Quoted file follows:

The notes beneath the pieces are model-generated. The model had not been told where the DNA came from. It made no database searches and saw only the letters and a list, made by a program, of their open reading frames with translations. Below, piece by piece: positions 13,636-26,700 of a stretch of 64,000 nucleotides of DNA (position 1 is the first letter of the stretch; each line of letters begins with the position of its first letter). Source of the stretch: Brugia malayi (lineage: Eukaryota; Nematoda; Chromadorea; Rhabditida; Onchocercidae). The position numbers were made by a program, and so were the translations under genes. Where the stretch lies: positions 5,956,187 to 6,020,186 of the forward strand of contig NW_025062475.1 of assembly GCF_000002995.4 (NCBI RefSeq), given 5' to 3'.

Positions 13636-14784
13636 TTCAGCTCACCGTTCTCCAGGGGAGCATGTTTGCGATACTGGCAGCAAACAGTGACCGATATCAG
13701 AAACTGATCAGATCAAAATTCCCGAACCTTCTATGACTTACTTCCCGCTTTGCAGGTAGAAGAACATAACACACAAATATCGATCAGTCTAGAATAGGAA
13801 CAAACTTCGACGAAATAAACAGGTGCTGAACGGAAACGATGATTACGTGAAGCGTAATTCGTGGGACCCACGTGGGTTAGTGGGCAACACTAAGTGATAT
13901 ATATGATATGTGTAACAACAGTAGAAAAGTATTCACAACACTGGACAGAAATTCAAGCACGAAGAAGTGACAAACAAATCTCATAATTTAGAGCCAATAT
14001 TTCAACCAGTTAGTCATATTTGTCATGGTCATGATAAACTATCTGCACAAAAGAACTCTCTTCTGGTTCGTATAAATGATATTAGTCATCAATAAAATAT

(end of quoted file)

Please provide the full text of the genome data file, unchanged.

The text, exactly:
The notes beneath the pieces are model-generated. The model had not been told where the DNA came from. It made no database searches and saw only the letters and a list, made by a program, of their open reading frames with translations. Below, piece by piece: positions 13,636-26,700 of a stretch of 64,000 nucleotides of DNA (position 1 is the first letter of the stretch; each line of letters begins with the position of its first letter). Source of the stretch: Brugia malayi (lineage: Eukaryota; Nematoda; Chromadorea; Rhabditida; Onchocercidae). The position numbers were made by a program, and so were the translations under genes. Where the stretch lies: positions 5,956,187 to 6,020,186 of the forward strand of contig NW_025062475.1 of assembly GCF_000002995.4 (NCBI RefSeq), given 5' to 3'.

Positions 13636-14784
13636 TTCAGCTCACCGTTCTCCAGGGGAGCATGTTTGCGATACTGGCAGCAAACAGTGACCGATATCAG
13701 AAACTGATCAGATCAAAATTCCCGAACCTTCTATGACTTACTTCCCGCTTTGCAGGTAGAAGAACATAACACACAAATATCGATCAGTCTAGAATAGGAA
13801 CAAACTTCGACGAAATAAACAGGTGCTGAACGGAAACGATGATTACGTGAAGCGTAATTCGTGGGACCCACGTGGGTTAGTGGGCAACACTAAGTGATAT
13901 ATATGATATGTGTAACAACAGTAGAAAAGTATTCACAACACTGGACAGAAATTCAAGCACGAAGAAGTGACAAACAAATCTCATAATTTAGAGCCAATAT
14001 TTCAACCAGTTAGTCATATTTGTCATGGTCATGATAAACTATCTGCACAAAAGAACTCTCTTCTGGTTCGTATAAATGATATTAGTCATCAATAAAATAT